Despite the mythology surrounding brain research, it is not terribly difficult to understand the mechanism of the analogy in neuroscientific terms.  Structures in the brain are formed around (or to create) meaning.  In order to extend that meaning the learner must add to the existing structure.  When new structures are formed in isolation (i.e. "from scratch") meaning is not only tentative at best, the structure itself has few connections to other parts of the brain.  Not only is it difficult to access information from the perspective of pure recall, there also may be few connections to other knowledge and abilities.  In this scenario knowledge likely remains at the lowest rung on Bloom's taxonomy, unable to be applied or used in any way outside of the context in which it was covered (one of the findings of an analysis of why American students performed so poorly on the TIMSS).

In traditional educational approaches facts are often emphasized at the expense of the relationships between those facts.  Unrelated facts are, of course, difficult to store in long term memory, so much is lost.  However, if those facts are related (i.e. "chunked" together -terminology after Miller) they can be retained for a significantly greater duration.

Lawson and Lawson (1993) provide a neural model as to how analogies provide this mechanism.  According to their model, not only is new understanding of a scientific concept built upon its analogy, the physical substrates in which these conceptual entities "reside" are built one from the other.  Rather than building an entirely new structure in order to develop understanding, analogies use existing structures with similar features or internal relationships.  According to Lawson & Lawson (1993) this reduces the amount of time required for learning to occur and enables the new structure to be reinforced in its early stages (whereas, without the presence of the analogy, the structure might still be forming and miss opportunities for reinforcement.

Returning to the topic of language, even mnemonics rely on this underlying neurobiological mechanism that makes the use of analogies effective in promoting learning.  For example, ROYGBV (pronounced "Roy-G-Biv") effectively chunks the sequence of colors in the visible light spectrum.  From this "chunk" of neurons, connections to the names of the colors are made.  The naming of a sequence of colors is relatively abstract, so most mnemonics appear to reach more for anecdotal qualities such as "my very energetic mother just served us nine pies" for the sequence of planets in our solar system or "King Philip came over for great spaghetti" for the bottom-up hierarchy of the common taxonomy classification system (kingdom, phylum, class, order, family, genus, species).  These tools successful because they play upon our preference for language over unrelated sequences of data (which will be discussed in more detail later).  In relying on this same neurological mechanism employed in making use of more traditional analogies it could be argued that these tools are cousins to analogies if not analogies by definition themselves.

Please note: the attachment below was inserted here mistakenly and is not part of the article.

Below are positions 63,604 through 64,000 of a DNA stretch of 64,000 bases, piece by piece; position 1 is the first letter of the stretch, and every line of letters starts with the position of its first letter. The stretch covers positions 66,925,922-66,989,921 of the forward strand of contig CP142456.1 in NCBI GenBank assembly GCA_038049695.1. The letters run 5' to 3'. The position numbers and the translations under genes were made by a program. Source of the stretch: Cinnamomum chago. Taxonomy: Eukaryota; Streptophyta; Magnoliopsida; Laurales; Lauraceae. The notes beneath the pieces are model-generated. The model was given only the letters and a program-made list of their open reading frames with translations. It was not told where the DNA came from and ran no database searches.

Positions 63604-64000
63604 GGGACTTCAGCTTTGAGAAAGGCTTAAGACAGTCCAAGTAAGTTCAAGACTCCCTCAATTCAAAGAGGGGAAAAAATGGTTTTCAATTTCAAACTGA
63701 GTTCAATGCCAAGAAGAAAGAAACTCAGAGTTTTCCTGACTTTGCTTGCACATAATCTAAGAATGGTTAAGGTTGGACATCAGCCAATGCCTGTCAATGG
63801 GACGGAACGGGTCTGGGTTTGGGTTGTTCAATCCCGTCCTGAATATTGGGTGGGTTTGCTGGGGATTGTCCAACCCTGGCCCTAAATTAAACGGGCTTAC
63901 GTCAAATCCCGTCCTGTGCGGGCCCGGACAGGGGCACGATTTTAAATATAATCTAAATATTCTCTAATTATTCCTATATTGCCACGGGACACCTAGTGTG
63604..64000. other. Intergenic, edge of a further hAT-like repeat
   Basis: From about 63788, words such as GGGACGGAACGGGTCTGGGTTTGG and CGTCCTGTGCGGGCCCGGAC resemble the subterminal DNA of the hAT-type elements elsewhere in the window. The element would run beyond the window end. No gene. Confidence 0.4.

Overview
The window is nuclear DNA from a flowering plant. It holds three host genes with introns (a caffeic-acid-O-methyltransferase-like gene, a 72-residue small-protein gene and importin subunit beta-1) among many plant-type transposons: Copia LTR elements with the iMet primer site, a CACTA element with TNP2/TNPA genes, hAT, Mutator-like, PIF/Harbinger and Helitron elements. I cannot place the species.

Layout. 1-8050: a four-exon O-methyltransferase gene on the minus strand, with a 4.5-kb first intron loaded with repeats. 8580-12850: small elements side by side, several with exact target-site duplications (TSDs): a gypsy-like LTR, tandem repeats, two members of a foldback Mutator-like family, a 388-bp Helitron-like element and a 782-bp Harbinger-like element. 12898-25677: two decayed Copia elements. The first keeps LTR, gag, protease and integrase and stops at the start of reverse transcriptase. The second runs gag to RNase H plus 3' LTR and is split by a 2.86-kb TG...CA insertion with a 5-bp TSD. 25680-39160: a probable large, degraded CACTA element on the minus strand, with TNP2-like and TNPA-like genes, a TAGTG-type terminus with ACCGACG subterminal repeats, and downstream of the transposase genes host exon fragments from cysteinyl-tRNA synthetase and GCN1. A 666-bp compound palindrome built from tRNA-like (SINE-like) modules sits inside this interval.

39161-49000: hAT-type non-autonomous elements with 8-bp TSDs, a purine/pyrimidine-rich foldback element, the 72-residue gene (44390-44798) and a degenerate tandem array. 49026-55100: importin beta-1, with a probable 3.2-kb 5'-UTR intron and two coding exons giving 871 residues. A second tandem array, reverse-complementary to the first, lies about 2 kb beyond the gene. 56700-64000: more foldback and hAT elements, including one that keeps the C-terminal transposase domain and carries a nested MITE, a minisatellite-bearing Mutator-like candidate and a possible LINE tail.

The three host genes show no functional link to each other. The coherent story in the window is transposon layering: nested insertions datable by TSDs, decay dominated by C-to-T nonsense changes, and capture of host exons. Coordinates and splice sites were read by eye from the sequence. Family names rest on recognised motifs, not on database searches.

Connection to Piaget's Model of Learning

In Piaget's model (Fig. 1), true learning can come about only after several internal hurdles.  First, the mind must filter and sort through extraneous stimuli.  If the mind of the learner is not engaged in the material, the encounter will not result in learning.  Good analogies begin by bring learners into the realm of attention by relating new learning to features of the learners' own experiences.  This can be maximized still further (as pointed out easier) when learners generate their own analogies.  For example, a learner attempting to understand the nature of ecology may draw from his or her understanding of the complex communities on the internet to create connections to new material.

Figure 1: Piaget's model of Learning

 
 
->discarded
stimuli->
disequilibrium->
->assimilation
 
 
->accommodation
 
There is potentially a link to emotional intelligence here in that learners will often offer up examples to which they are emotionally attached (i.e. skateboarding, favorite movies).  Brain research indicates that strong emotions (positive ones) help tie new learning down.  They serve as a neurological "glue" to maintain memories of certain stimuli (Wolfe and Brandt, 1998).

Next, information causes what Piaget described as disequilibrium.  In his view new knowledge must cause a shift (however temporary) in the patterns which existed before the stimulus.  If this stimulus does not make "sense" to the learner it will be discarded.  However, if the learner can understand the stimulus in relation to something previously understood, the stimulus now has a chance of finding a "home" among other meaning.  Analogies bring us to this point by starting with something familiar to the learner, thereby diminishing the disequilibrium.